“While waiting on my blood test for a clotting disorder, I had several setbacks. First, I had a reaction to the blood thinner Heparin (increasing my risks for new blood clots) and was switched to Argatroban, a different class of IV blood thinner. Eventually I was converted from IV Argatroban to an oral anticoagulant Coumadin. Even this was not without event, as my Coumadin level was difficult to adjust,” Sydney said with a smile. “I even developed swelling and a new blood clot in my left leg while on Coumadin. This was caught early and treated with another round of Argatroban before resuming the Coumadin.”
“My blood test came back positive for Factor V Leiden, the same genetic marker my Dad has. My hematologist told me that several factors may have created the perfect storm for my clots: I was on birth control pills, had taken the Gardasil shot several months earlier, had not been as active since I graduated high school, and was no longer in the color guard. For now, I remain on Coumadin but my doctors are hopeful that I can come off Coumadin soon. I will still need to take precautions if I have surgery, become immobile, or travel.”
With physical therapy, Sydney regained strength and learned to navigate again. “The good news was that I went straight home at discharge. I was so happy! As I recovered, I went on day trips and did exercises with a walker while outdoors,” she said. “At times I felt uncomfortable like everyone was staring at me. But, it was a feeling I was able to overcome.”
“It has been an emotional and a painful journey, but thanks to great care, a loving family, and supportive friends, I have been able to make the best of it. If you want to learn more, join my Facebook page: Sydney’s Journey,” she said. “It was really amazing how many people wished me well and prayed for me. I am amazed at how thoughtful everyone was to think of us.”
Dr. Harper met Sydney and her Mom when she participated in the Run to Lose 5K event in February with her new prosthetic leg. “I am happy to be independent again,” she said. “I know this is a life-long journey, but I accept the challenge. I have chosen not to sit around, mope, or be upset. Sometimes people don’t know how to respond to people with disabilities. I want to thank my friends who treat me like normal.”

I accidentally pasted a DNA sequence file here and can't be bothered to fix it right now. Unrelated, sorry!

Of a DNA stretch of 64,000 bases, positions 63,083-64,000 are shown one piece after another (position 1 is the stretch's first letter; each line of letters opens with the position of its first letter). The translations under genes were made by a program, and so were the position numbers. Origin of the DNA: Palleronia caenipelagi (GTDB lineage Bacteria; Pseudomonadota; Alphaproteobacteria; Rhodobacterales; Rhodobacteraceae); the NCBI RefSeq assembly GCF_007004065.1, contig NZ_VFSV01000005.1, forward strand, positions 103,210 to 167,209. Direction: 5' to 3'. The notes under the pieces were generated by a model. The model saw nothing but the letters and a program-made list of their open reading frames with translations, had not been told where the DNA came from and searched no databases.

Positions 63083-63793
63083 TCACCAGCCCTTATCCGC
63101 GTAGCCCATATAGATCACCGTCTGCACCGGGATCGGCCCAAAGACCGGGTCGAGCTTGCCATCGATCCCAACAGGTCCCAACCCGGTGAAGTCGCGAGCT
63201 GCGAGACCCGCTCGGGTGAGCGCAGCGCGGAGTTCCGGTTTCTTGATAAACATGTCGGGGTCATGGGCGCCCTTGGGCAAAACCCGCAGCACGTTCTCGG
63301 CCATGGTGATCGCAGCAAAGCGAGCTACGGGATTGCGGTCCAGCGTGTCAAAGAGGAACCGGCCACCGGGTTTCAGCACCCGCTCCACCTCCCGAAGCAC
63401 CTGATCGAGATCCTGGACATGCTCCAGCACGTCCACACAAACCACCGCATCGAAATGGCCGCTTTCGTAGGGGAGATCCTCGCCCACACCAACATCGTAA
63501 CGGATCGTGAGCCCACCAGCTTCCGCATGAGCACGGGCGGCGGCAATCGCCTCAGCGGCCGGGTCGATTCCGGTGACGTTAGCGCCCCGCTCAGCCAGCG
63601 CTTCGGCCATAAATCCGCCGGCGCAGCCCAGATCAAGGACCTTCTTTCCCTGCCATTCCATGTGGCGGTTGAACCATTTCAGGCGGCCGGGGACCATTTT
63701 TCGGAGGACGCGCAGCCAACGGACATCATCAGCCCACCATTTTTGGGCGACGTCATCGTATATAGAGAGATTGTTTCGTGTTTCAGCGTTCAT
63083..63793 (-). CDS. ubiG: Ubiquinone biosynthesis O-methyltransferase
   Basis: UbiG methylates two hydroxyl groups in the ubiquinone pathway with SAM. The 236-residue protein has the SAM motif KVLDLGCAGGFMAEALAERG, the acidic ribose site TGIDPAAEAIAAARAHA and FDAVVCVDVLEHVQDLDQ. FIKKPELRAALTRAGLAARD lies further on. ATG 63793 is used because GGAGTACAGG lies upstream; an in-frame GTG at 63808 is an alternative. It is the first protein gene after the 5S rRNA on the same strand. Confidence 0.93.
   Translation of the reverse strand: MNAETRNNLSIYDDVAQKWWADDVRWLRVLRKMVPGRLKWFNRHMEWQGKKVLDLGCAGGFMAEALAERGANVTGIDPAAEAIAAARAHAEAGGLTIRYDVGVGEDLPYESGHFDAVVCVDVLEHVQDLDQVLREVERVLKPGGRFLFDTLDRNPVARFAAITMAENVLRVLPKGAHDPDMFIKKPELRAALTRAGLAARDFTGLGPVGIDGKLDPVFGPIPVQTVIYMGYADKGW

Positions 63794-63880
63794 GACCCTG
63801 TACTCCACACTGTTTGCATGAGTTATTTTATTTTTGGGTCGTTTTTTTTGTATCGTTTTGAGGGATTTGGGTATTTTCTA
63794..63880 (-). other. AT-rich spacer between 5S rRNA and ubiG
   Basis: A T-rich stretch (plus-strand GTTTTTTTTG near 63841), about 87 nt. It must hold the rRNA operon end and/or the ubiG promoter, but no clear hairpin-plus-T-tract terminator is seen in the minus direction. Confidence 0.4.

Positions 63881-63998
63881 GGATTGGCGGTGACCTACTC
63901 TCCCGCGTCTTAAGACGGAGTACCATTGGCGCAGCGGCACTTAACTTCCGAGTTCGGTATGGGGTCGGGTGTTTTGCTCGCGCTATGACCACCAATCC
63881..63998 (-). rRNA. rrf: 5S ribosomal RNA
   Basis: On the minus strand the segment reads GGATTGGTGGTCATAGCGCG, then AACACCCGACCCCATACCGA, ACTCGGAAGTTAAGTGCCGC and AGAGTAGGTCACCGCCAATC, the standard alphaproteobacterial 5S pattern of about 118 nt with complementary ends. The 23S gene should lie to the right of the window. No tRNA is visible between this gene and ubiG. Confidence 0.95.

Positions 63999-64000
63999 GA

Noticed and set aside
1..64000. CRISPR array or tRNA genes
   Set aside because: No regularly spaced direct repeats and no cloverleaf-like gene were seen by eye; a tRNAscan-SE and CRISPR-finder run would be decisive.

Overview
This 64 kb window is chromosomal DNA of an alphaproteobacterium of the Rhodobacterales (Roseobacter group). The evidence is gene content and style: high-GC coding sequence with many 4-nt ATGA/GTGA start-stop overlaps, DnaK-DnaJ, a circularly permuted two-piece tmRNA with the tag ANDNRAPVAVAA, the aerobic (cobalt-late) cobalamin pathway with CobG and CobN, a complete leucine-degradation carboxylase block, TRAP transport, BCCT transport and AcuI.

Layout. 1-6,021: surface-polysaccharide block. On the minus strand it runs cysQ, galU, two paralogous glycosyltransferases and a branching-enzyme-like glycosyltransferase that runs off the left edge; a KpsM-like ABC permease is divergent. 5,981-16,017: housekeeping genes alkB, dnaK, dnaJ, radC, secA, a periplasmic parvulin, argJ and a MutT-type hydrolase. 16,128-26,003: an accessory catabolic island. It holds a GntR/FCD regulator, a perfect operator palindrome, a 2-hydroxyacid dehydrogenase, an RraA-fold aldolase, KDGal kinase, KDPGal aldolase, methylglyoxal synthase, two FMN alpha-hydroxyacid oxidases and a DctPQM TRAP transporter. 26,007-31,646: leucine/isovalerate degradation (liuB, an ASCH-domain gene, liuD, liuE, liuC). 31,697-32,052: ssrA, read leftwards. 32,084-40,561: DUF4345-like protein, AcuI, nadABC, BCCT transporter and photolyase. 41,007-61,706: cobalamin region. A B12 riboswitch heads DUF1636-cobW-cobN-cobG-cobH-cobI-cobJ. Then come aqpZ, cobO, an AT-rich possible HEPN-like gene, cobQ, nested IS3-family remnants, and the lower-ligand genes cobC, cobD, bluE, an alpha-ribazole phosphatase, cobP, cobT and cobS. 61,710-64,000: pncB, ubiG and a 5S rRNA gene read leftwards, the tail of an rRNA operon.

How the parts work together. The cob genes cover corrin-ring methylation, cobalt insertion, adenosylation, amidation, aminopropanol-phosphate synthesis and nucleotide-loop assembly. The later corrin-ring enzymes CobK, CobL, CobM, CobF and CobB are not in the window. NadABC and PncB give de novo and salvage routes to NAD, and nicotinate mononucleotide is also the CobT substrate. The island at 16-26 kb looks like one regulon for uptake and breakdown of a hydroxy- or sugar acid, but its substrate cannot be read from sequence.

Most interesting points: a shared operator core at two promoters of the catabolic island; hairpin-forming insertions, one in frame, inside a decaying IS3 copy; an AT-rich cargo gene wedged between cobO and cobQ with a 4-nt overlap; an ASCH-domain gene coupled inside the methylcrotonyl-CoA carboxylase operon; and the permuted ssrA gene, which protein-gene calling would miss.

“I am currently attending college close to home but want to attend Georgia Southern soon where I will major in math. I would love to do color guard again. It is what it is and I’m ready to move on.”
You can read more and follow Sydney on her journey on her Facebook page at www.facebook.com/sydneyswyrnsjourney or http://vrphoto.wix.com/sydneysjourney.
Donations can be mailed or dropped off at The Bank of Perry:
1006 Main Street
Perry, GA 31069
Attn: Christy Graham
Mark them for “Sydney’s Journey”
Are You At Risk For Deep Vein Thrombosis?
If you or someone you know is concerned about their risk for life threatening vein diseases like Venous Thromboembolism (VTE), Pulmonary Embolus (PE), or Deep Vein Thrombosis (DVT), or are susceptible to varicose veins, spider veins, and leg swelling, please call Vein Specialists of the South at 478-743-2472 or visit www.veinspecialists.com to learn how we can help you. At VSS, we are committed to helping you enjoy healthy veins for life.